• Image Credit: Dan Trent; Porsche
  • Image Credit: Dan Trent; Porsche
  • Image Credit: Dan Trent; Porsche
  • Image Credit: Dan Trent; Porsche
  • Image Credit: Dan Trent; Porsche
  • Image Credit: Dan Trent; Porsche
  • Image Credit: Dan Trent; Porsche
  • Image Credit: Dan Trent; Porsche
  • Image Credit: Dan Trent; Porsche
  • Image Credit: Dan Trent; Porsche
  • Image Credit: Dan Trent; Porsche
Our contributor Dan Trent lives in that far-off island across the pond where Jaguars rove the land. In this column, he reconsiders his opinions about the American relationship to manual transmissions.

In my snooty European way, I used to assume American drivers couldn't cope with anything more sophisticated than a three-speed slushbox, while we more sophisticated types on the Continent were the true masters of heel-toe heroism and other traditional driving skills. Then automatic transmissions got better, supercar manufacturers became fixated with the motorsport associations of paddle-shifted gearboxes and, within a generation, stick-shift performance cars had seemingly vanished off the automotive map.

BMW is a perfect example: In Europe, the E60 M5 was only ever sold with the jerky SMG gearbox, its F10 successor with a more efficient and reliable dual clutch. Both were sufficiently fast, talented and desirable that we never really protested. And then we heard you could still buy manual versions of both in the U.S. Though the 2018 M5 has now gone two-pedal-only, you can still buy an M6 Gran Coupe with a stick, which we never got in Europe. And there we were thinking you didn't even know what a clutch pedal was for!

Manual diehards were left with few options, and when the 991 GT3 arrived as a PDK-only, it felt like the game was up. Porsche had made the GT3 ... easy. Those of us who'd subjected our long-suffering passengers to fumbled attempts at rev-matching and eventually graduated to bona fide hotshoe status (at least in our heads) had suddenly lost our hero car. Where the manual-only GT3 had once been a self-selecting means of separating those who could drive from those who couldn't, now anyone could hop in a GT3 and look like a driving god.



Porsche must have sensed disquiet in the ranks of hardened GT fans. Director of GT cars Andreas Preuninger was placed on YouTube to explain his PDK epiphany and how a dual-clutch transmission could still offer the emotional connection we all wanted, how paddle shifters were the way forward and how a two-pedal GT3 was the logical road-going expression of his department's motorsport mentality.

And yet, here we are now with a second-generation 991 GT3 with the option of a manual transmission. Preuninger implied he'd staked his reputation on it being a success, and if take-up wasn't as hoped, he'd have some explaining to do. Just the other week at Geneva, the about-face from the previous PDK-or-the-highway stance was dramatic: Preuninger and vice president of motorsport and GT cars Frank Walliser were beaming with delight at customer response, most notably in the U.S., where two-thirds of second-generation GT3s have been ordered with the stick option.

"We had several bets around the company and some bottles of wine have changed hands!" laughed Walliser when asked about how this fit with expectations.

"We're very happy we succeeded our own internal evaluations," added Preuninger. "The market clearly shows the need for a manual transmission; we were bold and daring enough to offer one. The success gives us the right and we will continue to do so for as long as possible."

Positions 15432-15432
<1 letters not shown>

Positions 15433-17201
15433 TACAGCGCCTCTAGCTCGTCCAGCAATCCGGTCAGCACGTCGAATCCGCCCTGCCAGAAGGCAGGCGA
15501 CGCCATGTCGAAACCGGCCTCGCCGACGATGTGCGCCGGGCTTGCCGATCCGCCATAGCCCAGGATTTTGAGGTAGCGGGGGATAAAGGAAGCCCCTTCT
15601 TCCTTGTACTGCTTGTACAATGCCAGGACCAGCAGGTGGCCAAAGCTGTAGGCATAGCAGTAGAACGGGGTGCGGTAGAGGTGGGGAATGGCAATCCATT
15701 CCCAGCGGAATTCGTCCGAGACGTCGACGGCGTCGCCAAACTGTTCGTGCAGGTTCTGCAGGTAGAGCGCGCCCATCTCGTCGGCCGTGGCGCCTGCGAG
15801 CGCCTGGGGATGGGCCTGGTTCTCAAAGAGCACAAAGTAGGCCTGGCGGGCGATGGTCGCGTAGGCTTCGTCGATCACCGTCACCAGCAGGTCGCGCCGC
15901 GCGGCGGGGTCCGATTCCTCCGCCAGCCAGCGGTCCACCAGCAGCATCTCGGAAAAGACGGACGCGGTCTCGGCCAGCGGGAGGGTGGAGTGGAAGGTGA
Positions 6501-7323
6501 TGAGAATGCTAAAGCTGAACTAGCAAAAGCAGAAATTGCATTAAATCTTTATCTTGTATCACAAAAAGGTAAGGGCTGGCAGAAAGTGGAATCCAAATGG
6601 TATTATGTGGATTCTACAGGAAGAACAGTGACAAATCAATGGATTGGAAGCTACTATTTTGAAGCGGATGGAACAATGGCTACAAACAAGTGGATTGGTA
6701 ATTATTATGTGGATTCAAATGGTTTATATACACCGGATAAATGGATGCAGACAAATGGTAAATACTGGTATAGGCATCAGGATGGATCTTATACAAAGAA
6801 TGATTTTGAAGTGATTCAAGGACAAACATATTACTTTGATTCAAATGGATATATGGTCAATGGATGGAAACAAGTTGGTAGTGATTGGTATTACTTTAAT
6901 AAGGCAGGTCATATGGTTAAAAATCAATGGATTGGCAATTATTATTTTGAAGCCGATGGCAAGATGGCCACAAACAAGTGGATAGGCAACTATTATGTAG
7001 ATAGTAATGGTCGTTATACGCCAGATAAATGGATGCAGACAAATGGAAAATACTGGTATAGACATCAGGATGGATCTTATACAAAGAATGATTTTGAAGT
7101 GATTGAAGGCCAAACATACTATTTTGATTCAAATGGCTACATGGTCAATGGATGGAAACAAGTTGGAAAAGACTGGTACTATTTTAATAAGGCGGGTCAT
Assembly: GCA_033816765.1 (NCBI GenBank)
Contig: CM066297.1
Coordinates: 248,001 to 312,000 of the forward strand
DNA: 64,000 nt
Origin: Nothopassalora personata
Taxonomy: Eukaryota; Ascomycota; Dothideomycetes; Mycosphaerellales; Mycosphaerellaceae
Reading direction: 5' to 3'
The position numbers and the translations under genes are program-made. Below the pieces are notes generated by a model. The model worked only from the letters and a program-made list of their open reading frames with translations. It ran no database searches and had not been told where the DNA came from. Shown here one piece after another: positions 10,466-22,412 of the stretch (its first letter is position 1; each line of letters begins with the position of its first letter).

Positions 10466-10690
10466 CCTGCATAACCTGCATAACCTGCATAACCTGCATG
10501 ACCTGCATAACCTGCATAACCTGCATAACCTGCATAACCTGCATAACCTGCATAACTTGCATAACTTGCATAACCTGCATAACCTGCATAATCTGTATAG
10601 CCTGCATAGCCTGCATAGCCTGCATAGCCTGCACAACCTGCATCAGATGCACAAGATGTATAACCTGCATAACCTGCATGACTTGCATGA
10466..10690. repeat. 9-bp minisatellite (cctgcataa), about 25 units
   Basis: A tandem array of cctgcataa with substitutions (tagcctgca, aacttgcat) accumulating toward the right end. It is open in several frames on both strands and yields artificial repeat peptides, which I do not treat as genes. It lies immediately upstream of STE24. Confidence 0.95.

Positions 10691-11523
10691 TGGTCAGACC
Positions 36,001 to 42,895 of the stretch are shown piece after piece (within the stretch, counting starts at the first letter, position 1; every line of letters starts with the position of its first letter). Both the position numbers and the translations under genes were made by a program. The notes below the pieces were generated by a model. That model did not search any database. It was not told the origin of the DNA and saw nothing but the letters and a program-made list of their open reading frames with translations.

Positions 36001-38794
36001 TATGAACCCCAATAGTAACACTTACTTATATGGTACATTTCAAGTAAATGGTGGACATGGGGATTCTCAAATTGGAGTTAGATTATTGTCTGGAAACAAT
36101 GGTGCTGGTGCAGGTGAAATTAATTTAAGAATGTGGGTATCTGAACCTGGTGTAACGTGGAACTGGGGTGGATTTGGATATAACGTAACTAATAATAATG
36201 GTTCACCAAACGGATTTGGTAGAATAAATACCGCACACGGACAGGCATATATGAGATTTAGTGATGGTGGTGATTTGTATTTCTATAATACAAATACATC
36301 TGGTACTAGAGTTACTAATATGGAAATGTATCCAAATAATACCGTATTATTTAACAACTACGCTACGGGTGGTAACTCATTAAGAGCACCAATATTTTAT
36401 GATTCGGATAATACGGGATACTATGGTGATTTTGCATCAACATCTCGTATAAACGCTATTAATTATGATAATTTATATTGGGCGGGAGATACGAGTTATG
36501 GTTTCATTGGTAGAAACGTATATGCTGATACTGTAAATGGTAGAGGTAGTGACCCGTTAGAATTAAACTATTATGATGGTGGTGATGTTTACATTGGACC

Porsche is at pains to point out it isn't purely a U.S.-led demand inspiring this apparent U-turn. And having tested the water with the manual-only Cayman GT4 and 911 R and been blown away by hype-driven demand, it's clear the business case was still there. But the buying power of the American market has to be a consideration, and without that groundswell of support for the manual transmission I reckon we'd be in the same situation as we are with Ferrari, Lamborghini and others. The R8 has lost its charismatic gated manual, Alfa Romeo launched the 4C as a dual-clutch-only and the supposedly purist-focused Alpine A110 is the same. Lotus and Aston Martin are among the small number of brands sticking by stick, but the fact Porsche has responded to demand offers real hope for those of us who like changing gear ourselves.

Having just been lucky enough to cover the best part of 800 miles in a manual GT3, I can only count myself among them. I'd reluctantly bought the line that the PDK was an appropriate match for the latest high-revving GT motor. It will remain the only option in the RS, too. After driving both first-gen versions, I'd even publicly eaten my own words and admitted that — perhaps — a PDK GT Porsche wasn't evil incarnate after all.



Second into third gear in the 4.0-liter GT3 is enough to have me once again beating the drum, though. Selecting the ratio yourself, feeling the physical sensation of gears engaging through the shifter and savoring the mesmerising sweep of the rev counter toward that 9,000-rpm redline is my kind of addiction. Ultimate control over when and how to shift is another level of connection with the car. And the knowledge that smoothly riding that wave into third gear and beyond is going to require skill, timing and a degree of expertise beyond a fingertip on a paddle is the reward I want from a car such as the GT3. If I'm chasing lap times, I'll drive a racing car. For everything else, I'll trade tenths for involvement.

So, America, thank you for making stick-shift sports cars viable again. Keen drivers everywhere owe you one.

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